"Twas the night before Christmas,
and here in my cell,
I think to myself,
"This must surely be Hell."

The prison's in lockdown
at the warden's insistence,
There is no one to talk to,
and there'll be no resistance.

Each inmate is locked in
his cell for the night.

No turkey,

No sleigh bells,

No warm candlelight.

With my head in my hands,

I sit in the cold,
And remember past Christmasses,
silver and gold.

To sleep would bring
dreams and memories of home.

But I sit here in silence,
forsaken, alone.

When all of a sudden
in the darkness
- a cry.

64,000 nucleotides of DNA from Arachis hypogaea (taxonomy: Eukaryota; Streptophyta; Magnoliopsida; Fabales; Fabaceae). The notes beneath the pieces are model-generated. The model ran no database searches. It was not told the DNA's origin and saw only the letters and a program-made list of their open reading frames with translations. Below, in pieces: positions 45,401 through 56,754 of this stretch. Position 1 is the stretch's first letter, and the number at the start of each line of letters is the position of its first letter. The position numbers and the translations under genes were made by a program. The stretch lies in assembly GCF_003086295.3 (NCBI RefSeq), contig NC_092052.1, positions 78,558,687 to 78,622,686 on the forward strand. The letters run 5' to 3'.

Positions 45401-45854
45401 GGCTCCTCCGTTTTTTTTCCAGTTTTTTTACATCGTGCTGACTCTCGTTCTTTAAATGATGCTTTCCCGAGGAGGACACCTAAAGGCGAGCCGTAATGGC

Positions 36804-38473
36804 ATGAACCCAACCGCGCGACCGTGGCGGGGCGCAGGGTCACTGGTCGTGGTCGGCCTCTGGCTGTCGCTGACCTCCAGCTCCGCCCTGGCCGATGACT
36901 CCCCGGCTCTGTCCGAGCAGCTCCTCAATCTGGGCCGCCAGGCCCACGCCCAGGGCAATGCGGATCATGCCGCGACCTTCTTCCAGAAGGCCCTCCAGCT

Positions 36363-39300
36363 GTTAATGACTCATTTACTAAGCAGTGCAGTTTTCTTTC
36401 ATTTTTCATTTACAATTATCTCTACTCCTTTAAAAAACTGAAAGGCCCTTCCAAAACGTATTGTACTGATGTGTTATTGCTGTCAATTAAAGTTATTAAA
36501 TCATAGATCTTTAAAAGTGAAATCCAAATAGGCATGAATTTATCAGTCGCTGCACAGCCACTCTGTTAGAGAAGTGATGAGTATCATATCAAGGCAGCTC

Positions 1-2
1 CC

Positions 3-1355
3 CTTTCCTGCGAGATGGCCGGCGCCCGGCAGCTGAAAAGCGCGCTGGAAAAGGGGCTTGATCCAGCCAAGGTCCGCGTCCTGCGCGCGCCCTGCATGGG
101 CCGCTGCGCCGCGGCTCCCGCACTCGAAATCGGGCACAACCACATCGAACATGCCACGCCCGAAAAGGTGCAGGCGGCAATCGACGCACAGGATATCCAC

A heart wrenching sob,
and a softly asked,

"Why don't they visit,
why don't they write?

Why am I here on
this Christmas Eve night?"

My hand grips the bars,
I think hard to reply.

But there's nothing to say,
there's no answer to "Why?"

And just when it seems
there is only despair.

I remember that someone
somewhere out there cares.

I turn back to that
most precious gift of them all.

A handwritten letter,
so tenderly scrawled.

My hand trembles a moment,
I take out the page.

The paper all yellowed
and crinkled with age.

I've read it so often,
I know every word.

To those who don't know
it would seem quite absurd.

But I treasure each sentence,
re-read every line.

The message so simple,
"I hope you are fine?"

And I feel myself smiling
as I get to the end -

Sincerely, Your Friend.

This poem was submitted by
a former Texas Prisoner...

Texas Prisoners Network Support